The NFU's emergency application for use of neonicotinoids has been refused.
In May, we reported that the NFU would continue to apply for the emergency use of neonicotinoid seed treatments on behalf of farmers facing pressure from cabbage stem flea beetle. Defra has now announced that the new applications do not meet the criteria for emergency authorisations.
Yields were severely impacted by CSFB in 2014/2015. Defra data shows English average yields for winter oilseed rape rose by 7.1 per cent (with less spring OSR in 2015). But when looking more closely at the data on crop damage and on yield results in the most affected area, a different picture emerges.
Compared to the 2014 average for the rest of England, the change in yields of WOSR at harvest 2015 in East Anglia, where CSFB damage was most obvious, were almost 14 percentage points lower than the for the other regions combined.
NFU Vice President, Guy Smith, said: “This is very disappointing news for oilseed rape growers.
“If we have a difficult establishment period this autumn with high flea beetle pressure, I have no doubt that a huge percentage of the oilseed rape crop will be lost.
“Neonicotinoids are widely used around the world by farmers and are only restricted in the EU. Danish farmers were given a 100 per cent derogation to use them and the British government has always said the ban was not supported by science. We remain convinced there is still no clear evidence that they are causing any widespread decline in bee populations, so why are we restricting their use when it is clear that it’s not going to result in any measurable benefit for our pollinators?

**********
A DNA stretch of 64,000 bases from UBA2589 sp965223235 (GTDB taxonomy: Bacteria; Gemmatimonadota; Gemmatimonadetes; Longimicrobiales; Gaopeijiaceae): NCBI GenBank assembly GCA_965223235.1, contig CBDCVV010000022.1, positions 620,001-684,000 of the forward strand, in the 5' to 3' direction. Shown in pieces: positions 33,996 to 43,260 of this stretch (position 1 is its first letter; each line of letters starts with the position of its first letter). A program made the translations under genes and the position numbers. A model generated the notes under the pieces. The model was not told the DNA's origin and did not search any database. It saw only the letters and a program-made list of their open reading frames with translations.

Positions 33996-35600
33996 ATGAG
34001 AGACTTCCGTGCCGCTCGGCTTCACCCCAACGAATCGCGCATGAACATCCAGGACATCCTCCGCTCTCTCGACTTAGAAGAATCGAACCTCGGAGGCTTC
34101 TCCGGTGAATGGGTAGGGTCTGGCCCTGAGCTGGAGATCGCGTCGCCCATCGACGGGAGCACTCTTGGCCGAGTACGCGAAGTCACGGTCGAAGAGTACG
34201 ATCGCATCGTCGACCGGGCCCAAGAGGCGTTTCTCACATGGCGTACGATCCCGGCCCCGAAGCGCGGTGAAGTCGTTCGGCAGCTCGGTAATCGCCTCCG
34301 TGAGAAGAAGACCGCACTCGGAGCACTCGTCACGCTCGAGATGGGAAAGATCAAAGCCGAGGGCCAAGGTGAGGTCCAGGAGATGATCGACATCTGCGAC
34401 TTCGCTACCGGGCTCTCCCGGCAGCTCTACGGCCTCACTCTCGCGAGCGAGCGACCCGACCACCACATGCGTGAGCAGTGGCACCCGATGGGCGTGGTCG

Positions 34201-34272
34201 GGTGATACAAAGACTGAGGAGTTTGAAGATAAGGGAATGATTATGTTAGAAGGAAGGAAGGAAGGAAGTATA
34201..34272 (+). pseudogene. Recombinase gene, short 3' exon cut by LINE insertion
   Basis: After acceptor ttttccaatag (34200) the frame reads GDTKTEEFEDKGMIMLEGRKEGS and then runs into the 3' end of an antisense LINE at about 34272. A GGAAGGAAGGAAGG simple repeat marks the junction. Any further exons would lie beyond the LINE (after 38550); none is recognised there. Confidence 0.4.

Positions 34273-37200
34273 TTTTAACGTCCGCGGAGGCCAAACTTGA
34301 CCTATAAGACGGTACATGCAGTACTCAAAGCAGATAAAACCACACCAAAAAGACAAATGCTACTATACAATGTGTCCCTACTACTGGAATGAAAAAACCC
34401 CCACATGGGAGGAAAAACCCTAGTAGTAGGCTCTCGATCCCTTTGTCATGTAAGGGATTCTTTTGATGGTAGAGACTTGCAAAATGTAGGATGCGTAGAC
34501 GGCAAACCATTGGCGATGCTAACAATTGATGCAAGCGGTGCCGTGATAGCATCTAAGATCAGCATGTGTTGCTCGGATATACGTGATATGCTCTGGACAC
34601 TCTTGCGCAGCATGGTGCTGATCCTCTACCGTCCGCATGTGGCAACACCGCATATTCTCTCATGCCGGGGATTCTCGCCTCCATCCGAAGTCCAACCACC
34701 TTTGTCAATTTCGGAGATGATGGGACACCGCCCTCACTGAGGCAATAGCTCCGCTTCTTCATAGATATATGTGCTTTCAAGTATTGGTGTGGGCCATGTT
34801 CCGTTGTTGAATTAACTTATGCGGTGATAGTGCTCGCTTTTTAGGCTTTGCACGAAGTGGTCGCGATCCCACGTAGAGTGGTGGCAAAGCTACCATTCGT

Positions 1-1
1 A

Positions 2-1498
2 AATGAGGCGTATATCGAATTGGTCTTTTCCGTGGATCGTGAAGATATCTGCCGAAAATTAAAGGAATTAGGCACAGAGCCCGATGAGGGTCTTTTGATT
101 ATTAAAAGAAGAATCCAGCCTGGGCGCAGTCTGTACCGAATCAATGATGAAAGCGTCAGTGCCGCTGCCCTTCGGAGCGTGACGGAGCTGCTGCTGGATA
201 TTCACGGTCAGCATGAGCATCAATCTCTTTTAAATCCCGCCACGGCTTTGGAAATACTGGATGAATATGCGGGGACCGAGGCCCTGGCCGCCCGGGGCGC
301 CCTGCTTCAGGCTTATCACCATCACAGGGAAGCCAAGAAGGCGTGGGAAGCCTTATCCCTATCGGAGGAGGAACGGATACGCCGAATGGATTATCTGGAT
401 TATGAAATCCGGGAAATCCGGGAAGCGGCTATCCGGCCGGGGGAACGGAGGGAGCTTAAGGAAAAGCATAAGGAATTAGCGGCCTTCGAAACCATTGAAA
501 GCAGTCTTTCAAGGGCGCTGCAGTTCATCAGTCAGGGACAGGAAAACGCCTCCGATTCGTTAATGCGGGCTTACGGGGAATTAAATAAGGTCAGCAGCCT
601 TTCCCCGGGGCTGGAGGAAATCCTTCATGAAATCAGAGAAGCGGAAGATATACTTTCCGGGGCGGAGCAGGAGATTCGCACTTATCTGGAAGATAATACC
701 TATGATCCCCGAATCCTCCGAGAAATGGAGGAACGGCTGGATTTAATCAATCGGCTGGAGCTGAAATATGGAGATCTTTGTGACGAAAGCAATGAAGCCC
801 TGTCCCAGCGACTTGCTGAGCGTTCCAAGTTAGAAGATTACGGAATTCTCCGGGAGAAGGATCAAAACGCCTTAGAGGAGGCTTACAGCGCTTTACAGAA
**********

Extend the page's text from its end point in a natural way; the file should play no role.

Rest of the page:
"This will be a bitter blow for farmers at a time when oilseed rape is one of the few arable crops with a good, positive margin. This decision will also be bad news for bees as bees like oilseed rape for early forage in April and May. Without healthy rape crops, bees do not do as well.”
NFU combinable crops board chairman, Mike Hambly, said: “Defra’s advice was that there is no harm to human health; no unacceptable effects on the environment.
“Research work into developing Integrated Pest Management for Cabbage Stem Flea Beetle in oilseed rape is ongoing and, to be done properly, takes time to produce robust recommendations. We note the Government’s advisory Committee and the HSE acknowledge new information is not yet available and it would be highly irresponsible to second guess its outcome by providing advice to farmers that may make losses worse and costs to farmers businesses higher.
“Predicting where and when CSFB will damage oilseed rape is highly dependent on the weather, so currently unpredictable. If it was possible to assess and control CSFB risk through means other than seed treatment, farmers would already be using these. The NFU submitted robust and persuasive applications which were supported by a strong evidence base. We also offered Defra’s advisers the opportunity to come on farm to experience the issue first hand, which they refused.
“Defra acknowledges that the EU restrictions on the use of neonicotinoid seed treatments have already had a real impact on farm incomes, and this refusal to help can only expose more farmers to the risk of further losses. It also risks depriving our country of sufficient oilseed rape to meet our deficit in high protein animal feed to replace imported soya and of sufficient rapeseed oil to replace imported palm oil.
"We’ll now be considering our next steps, but we won’t stop fighting for our members to have access to the products they need on farm.”